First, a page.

In the following, description is made of the knitting for joining together the sleeves 32, 33 and the body 34 which are knitted up to where the process for joining them together is started. Referring to FIGS. 7-8, the outline of the knitted stepY where the neckline opening 41 is not formed and the knitting step X where the neckline opening 41 is formed will be described first. In FIGS. 7-8, the part where the next course loop is formed is depicted by a bold line and the part where the nextcourse loop is not formed is depicted by a thin line. In the step Y of the second embodiment, the knitting wherein whenever after the front body 34a and the left front sleeve 33a are shifted toward the right front sleeve 32 by racking the needle bed, aloop at the right end of the front body 34a and a loop at the side end of the right front sleeve 32a are overlapped with each other and a loop at the side end of the left front sleeve 33a and a loop at the side end of the front body 34aare overlappedwith each other, the yarn is fed to the front body 34a and the knitting wherein whenever after the back body 34b and the left back sleeve 33b are shifted toward the right back sleeve 32b, a loop at the left end of the back body 34b and a loop at the sideend of the right back sleeve 32b are overlapped with each other and a loop at the side end of the left back sleeve 33b and a loop at the side end of the back body 34b are overlapped with each other, the yarn is fed to the back body 34b are performed inparallel. The state shown in FIG. 7-a is put into the state shown in FIG. 7-b by the knitting wherein the left front sleeve 33a is shifted toward the front body 34a to overlap the loops and the knitting (1) where the back body 34b and the left backsleeve 33b are shifted toward the right back sleeve 32b to overlap the loops. Sequentially, in FIG. 7-b, the knitting (2) wherein the left front sleeve 33a and the front body 34a are shifted toward the right front sleeve 32a to overlap the loop at theside end of the front body 34a and the loop at the side end of the right front sleeve 32a with each other is performed to produce the state of FIG. 7-c wherein the front knitted fabric is smaller in width than the back knitted fabric by one stitch. Sequentially, in FIG. 7-c, the knitting (3) wherein the left back sleeve 33b is shifted toward the back body 34b to overlap the loop at the side end of the back body 34b and the loop at the side end of the left back sleeve 33b with each other isperformed to produce the state of FIG. 7-d. Subsequently, the knitting between FIG. 7-a and FIG. 7-d is repeated, whereby the number of stitches of the front knitted fabric and the back knitted fabric are gradually reduced by two stitches for eachfabric. As a result of this, the state of FIG. 7-e is produced. In the step Y, while the right sleeve 32 is held on the same needles on the front needle bed and the left sleeve 33 is held on the same needles of the back needle bed, the body 34 in whichthe next course loop is formed even after the start of knitting for joining is transferred between the front and back needle beds so as to be joined to the sleeves 32, 33.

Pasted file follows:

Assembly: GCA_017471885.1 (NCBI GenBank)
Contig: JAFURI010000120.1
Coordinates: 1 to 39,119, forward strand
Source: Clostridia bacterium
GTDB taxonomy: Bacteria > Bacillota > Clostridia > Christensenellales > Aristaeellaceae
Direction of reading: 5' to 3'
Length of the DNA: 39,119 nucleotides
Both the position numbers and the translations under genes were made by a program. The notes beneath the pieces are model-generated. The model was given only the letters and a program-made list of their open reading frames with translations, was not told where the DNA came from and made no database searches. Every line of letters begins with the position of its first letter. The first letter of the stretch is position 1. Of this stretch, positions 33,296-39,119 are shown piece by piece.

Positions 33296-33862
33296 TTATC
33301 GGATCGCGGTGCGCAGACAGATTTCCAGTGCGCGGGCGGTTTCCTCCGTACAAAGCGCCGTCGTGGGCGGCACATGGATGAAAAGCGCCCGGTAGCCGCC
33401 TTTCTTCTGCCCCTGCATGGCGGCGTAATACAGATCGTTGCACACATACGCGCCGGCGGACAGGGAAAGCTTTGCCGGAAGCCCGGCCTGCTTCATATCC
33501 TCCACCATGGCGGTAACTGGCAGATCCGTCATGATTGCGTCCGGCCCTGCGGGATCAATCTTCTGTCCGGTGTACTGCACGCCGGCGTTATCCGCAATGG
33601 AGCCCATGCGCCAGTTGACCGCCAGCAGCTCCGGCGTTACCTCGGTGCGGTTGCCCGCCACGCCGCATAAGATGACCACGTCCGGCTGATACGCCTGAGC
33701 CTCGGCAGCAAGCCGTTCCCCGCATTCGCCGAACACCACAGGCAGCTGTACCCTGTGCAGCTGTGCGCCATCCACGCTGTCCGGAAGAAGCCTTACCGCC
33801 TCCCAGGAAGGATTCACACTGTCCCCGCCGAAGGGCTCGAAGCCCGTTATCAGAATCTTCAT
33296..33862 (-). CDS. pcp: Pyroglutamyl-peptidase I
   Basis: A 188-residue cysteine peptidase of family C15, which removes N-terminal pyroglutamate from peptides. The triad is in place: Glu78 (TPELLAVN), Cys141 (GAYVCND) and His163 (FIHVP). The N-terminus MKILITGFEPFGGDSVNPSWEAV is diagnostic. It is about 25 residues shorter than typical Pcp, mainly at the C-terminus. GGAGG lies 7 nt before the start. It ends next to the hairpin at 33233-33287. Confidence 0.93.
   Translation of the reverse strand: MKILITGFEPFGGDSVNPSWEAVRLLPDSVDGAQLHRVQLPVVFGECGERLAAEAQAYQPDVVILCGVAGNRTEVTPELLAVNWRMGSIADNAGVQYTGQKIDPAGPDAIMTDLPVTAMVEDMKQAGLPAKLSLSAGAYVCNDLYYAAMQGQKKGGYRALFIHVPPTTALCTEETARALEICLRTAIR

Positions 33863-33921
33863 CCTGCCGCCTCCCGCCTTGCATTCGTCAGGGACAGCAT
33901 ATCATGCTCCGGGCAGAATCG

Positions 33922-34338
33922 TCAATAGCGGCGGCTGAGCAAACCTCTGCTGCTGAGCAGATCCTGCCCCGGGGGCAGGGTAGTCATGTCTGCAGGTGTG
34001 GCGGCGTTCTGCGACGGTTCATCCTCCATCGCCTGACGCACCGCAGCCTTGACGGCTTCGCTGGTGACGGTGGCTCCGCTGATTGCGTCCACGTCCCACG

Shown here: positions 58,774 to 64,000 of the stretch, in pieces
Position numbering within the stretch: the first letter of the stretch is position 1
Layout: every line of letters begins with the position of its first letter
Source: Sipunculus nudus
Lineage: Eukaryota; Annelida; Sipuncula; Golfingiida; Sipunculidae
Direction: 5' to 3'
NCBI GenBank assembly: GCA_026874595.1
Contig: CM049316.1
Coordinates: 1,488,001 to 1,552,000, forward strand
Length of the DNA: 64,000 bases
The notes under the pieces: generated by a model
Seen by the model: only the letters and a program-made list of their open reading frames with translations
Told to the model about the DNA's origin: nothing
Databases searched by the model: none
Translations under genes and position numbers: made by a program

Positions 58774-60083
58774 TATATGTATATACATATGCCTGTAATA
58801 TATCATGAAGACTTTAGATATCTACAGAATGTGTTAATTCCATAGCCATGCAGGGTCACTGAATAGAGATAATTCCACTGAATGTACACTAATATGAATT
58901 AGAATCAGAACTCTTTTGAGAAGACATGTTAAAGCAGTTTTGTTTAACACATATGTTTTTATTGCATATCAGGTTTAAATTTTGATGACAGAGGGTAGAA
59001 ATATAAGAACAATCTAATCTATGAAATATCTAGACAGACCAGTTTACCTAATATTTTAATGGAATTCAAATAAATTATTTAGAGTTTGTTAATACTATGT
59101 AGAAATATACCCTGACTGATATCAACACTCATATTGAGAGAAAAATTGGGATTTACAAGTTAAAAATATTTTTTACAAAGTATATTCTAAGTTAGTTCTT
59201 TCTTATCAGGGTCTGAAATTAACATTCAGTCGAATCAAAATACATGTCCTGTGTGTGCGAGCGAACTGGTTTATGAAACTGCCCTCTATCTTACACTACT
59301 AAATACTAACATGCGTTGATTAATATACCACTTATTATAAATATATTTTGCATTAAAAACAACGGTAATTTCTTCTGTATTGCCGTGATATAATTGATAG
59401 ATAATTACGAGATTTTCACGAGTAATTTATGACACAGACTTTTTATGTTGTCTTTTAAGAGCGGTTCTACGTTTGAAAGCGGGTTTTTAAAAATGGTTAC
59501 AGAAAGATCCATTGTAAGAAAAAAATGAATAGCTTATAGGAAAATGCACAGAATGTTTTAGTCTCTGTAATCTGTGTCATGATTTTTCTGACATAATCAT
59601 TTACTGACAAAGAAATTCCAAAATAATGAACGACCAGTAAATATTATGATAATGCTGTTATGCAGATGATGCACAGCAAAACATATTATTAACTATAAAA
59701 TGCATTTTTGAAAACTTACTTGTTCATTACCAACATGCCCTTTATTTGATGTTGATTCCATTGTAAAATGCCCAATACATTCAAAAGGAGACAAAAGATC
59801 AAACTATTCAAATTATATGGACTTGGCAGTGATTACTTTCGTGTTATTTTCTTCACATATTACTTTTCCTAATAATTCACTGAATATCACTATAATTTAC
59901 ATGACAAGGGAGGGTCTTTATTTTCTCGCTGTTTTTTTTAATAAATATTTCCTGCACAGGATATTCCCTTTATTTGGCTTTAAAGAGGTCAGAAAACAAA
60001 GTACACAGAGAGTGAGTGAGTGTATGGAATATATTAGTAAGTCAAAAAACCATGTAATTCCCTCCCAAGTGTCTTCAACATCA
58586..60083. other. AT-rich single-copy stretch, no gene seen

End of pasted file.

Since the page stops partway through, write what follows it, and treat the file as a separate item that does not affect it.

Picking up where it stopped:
In the step X, after the left front body 42b is knitted, the left front body 42b and the left front sleeve 33a are joined together, as is illustrated from FIG. 8-a to FIG. 8-b. In parallel with the joining of the left front body 42b and the leftfront sleeve 33a, a circle knitting is performed, that is, a loop of at the side end of the right back sleeve 32b is transferred to outside of the right front sleeve 32a, to minimize the difference between the number of loops retained by the needles onthe front needle bed and the number of loops retained by the needles on the back needle bed. Sequentially, in FIG. 8-c, while the right front body 42a is knitted, the right front body 42a and the right front sleeve 32a are joined together. In parallelwith the joining of the right front body 42a and the light front sleeve 32a, the circle knitting is performed, whereby a loop of at the side end of the left back sleeve 33b is transferred to the front needle bed. As a result of the knitting mentionedabove, the joining of the left and right front sleeves 32a, 33a and the left and right front bodies 42a, 42b is completed and the loops of the left and right back sleeves 32b, 33b are separately retained between the front and back needle beds by thecircle knitting. In FIG. 8-d, the knitting wherein whenever after the back body 34b and the right back sleeve 32b are each shifted toward the left back sleeve 33b, a loop at the side end of the back body 34b and a loop at the side end of the right backsleeve 32b are overlapped with each other and a loop at the side end of the left back sleeve 33b and a loop at the side end of the back body 34b are overlapped with each other, the back body 34b is knitted and the circle knitting wherein a loop of at theside end of the right back sleeve 32b on the front needle bed is transferred to the back needle bed are performed in parallel. As a result of this, the back body 34b and the right back sleeve 32b are joined together and the back body 34b and the leftback sleeve 33b are joined together, whereby the second knitted part of the second knitted fabric is retained on the back needle bed and the second knitted part of the third knitted fabric is retained on the front needle bed. In FIG. 8-e, the knittingwherein whenever after the back body 34b is shifted toward the right back sleeve 32b, the loop of the left back sleeve 33b is overlapped with the loop at the side end of the back body 34b and the loop of the right back sleeve 32b is overlapped with theloop at the side end of the back body 34b, the next course loop is formed in the back body 34b is repeated. As a result of this, the state of FIG. 8-f is produced, with which the knitting for joining is completed.